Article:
Published: Apr 28, 2010 10:26 AM EDT

     WASHINGTON (AP) - An increase in terrorist attacks in Pakistan
and Afghanistan triggered a spike in the number of civilians killed
or wounded there last year, pushing South Asia past the Middle East
as the top terror region in the world, according to figures
compiled by a U.S. intelligence agency.
      Thousands of civilians - overwhelmingly Muslim - continue to be
slaughtered in extremist attacks, contributing to the instability
of the often shaky, poverty-stricken governments in the region, the
statistics compiled by the National Counterterrorism Center show.
      The struggling nations provide havens for terrorists who are
increasingly targeting the U.S. and other Western nations. At the
same time, U.S.-led operations against insurgents increased in both
countries.
      "The numbers, to a certain extent, are a reflection of where
the enemy is re-gathering," said Juan Zarate, a top
counterterrorism official in the Bush administration who is now
senior adviser at the Center for Strategic and International
Studies.
      "So, to the extent we are seeing more attacks in Afghanistan
and Pakistan, it's a reflection of resistance to U.S. policy and
presence as well as a strategic shift by groups like al-Qaida and
foreign jihadis to concentrate where they think they will be most
effective," he said.
      U.S. intelligence officials said the 2009 totals - they do not
include attacks on the military - offered one glimmer of hope:
Terror attacks in Pakistan were growing substantially early in 2009
but leveled out toward the end of the year as Pakistani forces
stepped up their assaults on militant strongholds along the border.
      The rise in violence in South Asia was offset by a continued
decline in attacks in Iraq, leading to an overall decrease in
terrorism worldwide in 2009, compared with 2008. In Iraq, the
number of attacks fell by nearly a third from 2008 to 2009, and
suicide bombings have plunged from more than 350 in 2007 to about
80 last year.
      But even beyond South Asia, the overall picture of terrorism
last year underscored new threats in Somalia and Yemen, where
insurgents have gained strongholds in vast lawless stretches.
      The terror threat to the United States is partly a function of
the level of violence worldwide, said Bernard Finel, a senior
fellow with the American Security Project.
      "The larger the pool of extremists, the larger the risk that
some will choose to attack American interests or be recruited into
groups like al-Qaida with global aspirations," he said.
      While there are varied reasons for the terror trends, they
partly reflect policy decisions by the Bush and Obama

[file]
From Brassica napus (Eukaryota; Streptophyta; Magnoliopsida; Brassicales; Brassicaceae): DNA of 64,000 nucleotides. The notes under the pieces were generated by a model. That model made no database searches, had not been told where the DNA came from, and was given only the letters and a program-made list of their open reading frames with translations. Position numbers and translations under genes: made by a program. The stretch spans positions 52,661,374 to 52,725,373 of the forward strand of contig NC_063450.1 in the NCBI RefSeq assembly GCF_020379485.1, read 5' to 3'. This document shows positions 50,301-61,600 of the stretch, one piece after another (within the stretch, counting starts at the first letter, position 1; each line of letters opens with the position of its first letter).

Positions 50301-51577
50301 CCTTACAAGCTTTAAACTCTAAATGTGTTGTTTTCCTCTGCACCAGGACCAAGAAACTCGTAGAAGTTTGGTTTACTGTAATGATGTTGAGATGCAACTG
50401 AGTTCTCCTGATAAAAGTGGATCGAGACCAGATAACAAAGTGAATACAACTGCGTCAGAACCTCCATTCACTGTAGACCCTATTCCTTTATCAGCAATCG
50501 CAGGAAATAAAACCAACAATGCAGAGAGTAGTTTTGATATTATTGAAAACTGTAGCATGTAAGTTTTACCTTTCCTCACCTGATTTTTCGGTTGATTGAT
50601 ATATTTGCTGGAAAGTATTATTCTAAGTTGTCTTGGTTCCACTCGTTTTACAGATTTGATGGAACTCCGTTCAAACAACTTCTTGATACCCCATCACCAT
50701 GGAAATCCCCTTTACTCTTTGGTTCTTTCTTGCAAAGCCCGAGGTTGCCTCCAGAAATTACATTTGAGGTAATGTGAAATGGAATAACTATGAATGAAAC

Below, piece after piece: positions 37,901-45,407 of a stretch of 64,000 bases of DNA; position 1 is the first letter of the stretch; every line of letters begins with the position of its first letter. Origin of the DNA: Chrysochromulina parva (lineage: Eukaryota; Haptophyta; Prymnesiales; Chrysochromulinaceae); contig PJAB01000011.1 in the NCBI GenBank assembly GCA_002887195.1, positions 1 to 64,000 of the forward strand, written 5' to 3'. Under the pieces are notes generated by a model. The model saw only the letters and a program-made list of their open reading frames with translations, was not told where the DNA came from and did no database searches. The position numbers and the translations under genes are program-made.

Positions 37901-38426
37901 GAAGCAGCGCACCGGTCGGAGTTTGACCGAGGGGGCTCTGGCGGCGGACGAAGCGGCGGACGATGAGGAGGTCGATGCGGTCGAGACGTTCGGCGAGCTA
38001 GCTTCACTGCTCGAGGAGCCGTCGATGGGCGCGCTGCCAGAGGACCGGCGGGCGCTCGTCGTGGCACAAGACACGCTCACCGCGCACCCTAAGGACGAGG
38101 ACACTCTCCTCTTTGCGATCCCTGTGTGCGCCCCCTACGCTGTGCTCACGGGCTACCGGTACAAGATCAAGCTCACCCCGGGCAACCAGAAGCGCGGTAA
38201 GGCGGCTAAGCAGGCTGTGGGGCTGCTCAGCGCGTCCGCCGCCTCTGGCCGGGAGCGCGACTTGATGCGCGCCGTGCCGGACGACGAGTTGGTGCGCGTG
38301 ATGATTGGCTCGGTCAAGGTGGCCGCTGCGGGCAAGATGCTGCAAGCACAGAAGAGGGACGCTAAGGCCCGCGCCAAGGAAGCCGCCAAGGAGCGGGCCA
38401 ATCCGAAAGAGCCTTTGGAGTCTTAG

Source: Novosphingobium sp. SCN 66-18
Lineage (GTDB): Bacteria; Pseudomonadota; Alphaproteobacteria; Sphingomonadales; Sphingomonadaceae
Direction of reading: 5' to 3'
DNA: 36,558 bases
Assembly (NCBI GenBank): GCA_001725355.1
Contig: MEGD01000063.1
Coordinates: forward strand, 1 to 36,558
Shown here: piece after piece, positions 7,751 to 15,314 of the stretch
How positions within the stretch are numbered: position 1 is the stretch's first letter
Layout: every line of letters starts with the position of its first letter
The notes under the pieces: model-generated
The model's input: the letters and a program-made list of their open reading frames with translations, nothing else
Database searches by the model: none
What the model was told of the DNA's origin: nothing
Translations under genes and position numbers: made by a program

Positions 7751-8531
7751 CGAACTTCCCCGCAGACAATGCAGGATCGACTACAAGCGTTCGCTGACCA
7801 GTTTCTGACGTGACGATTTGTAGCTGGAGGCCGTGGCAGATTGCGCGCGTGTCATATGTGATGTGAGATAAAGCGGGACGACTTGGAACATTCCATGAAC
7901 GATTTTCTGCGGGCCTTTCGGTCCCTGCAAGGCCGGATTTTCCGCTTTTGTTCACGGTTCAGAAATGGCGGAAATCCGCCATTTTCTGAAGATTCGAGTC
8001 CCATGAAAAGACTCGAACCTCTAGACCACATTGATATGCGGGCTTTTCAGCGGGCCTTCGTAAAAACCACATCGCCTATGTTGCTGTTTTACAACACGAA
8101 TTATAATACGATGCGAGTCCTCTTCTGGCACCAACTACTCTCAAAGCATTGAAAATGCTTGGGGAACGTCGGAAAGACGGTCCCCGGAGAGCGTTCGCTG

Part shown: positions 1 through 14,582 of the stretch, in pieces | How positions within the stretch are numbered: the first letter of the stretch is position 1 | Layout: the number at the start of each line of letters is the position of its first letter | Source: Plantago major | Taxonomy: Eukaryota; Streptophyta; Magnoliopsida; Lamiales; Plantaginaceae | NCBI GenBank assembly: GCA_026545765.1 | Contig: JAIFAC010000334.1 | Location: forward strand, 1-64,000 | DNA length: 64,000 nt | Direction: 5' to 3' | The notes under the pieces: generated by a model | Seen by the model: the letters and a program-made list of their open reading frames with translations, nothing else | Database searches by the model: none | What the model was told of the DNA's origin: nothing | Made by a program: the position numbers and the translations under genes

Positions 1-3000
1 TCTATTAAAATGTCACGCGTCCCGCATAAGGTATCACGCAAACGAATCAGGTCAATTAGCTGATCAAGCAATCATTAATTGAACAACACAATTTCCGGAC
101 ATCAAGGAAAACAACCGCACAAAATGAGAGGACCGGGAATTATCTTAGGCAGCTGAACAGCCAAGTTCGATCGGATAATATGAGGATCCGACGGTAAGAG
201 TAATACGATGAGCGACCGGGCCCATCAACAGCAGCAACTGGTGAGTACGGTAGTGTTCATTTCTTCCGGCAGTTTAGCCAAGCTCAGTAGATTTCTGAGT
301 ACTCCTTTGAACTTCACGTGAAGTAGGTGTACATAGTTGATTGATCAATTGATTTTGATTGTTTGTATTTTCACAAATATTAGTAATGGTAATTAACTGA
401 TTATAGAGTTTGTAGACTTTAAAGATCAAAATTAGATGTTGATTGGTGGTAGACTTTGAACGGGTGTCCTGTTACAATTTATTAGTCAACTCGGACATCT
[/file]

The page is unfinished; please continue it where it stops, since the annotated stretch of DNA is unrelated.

administrations to pull out of the gradually improving situation in
Iraq and focus military and diplomatic efforts on Afghanistan and
Pakistan.
      The increased military pressure in Pakistan, experts say, has
helped disrupt al-Qaida and Taliban groups. But in Afghanistan, it
has fueled the insurgency, spawning increased attacks against
citizens in what experts suggest is an insurgent campaign to
destabilize the government and generate militant recruits.
      The National Counterterrorism Center statistics measure attacks
against civilians. They will be released later this week in
conjunction with the State Department's annual assessment of global
terrorism.
      U.S. officials spoke about the trends on condition of anonymity
in advance of the public release.
      The numbers show that nearly 7,000 civilians were killed and
injured in Afghanistan terror attacks last year, a 44 percent
increase over 2008. In Pakistan, more than 8,600 were killed and
wounded last year, a 30 percent jump.
      According to the officials, Pakistan's push into the Federally
Administered Tribal Areas and the Swat Valley put more pressure on


the insurgents toward the end of the year, tamping down militant
activity and forcing them to relocate.
      At the same time, the U.S. also targeted the border region by
dramatically increasing its classified program of drone attacks,
largely conducted by the CIA. As a result, the officials said, the
overall increase in Pakistan violence was less than initially
expected during the more turbulent first half of the year.
      "The military pressure has dislodged the (terror) groups from
some of their training areas and kept them on the run," said
Finel, who has just completed his own review of terror incidents
and provided a preview of his results.
      He said Islamist violence fell by 60 percent in the last half of
2009, compared with the first half. But he cautioned that the
impact of the military action may not last, and terror groups are
likely to rebound if the root of their extremist ideologies lives
on.
      Overall, the number of terror attacks in Pakistan rose from
about 1,800 in 2008 to more than 1,900 attacks in 2009. Suicide
bombings more than doubled between 2007 and 2009, jumping from 40
to 84.
      In Afghanistan, attacks increased from more than 1,200 in 2008
to about 2,100 in 2009. Officials warned that the 2008 numbers may
be a bit understated because of the difficulties in obtaining
accurate reports from the war zone.
      Last year, the U.S. began pouring troops into the foundering
Afghan war and more forces continue to move in this year,
bolstering a gradually unfolding offensive into the southern
region.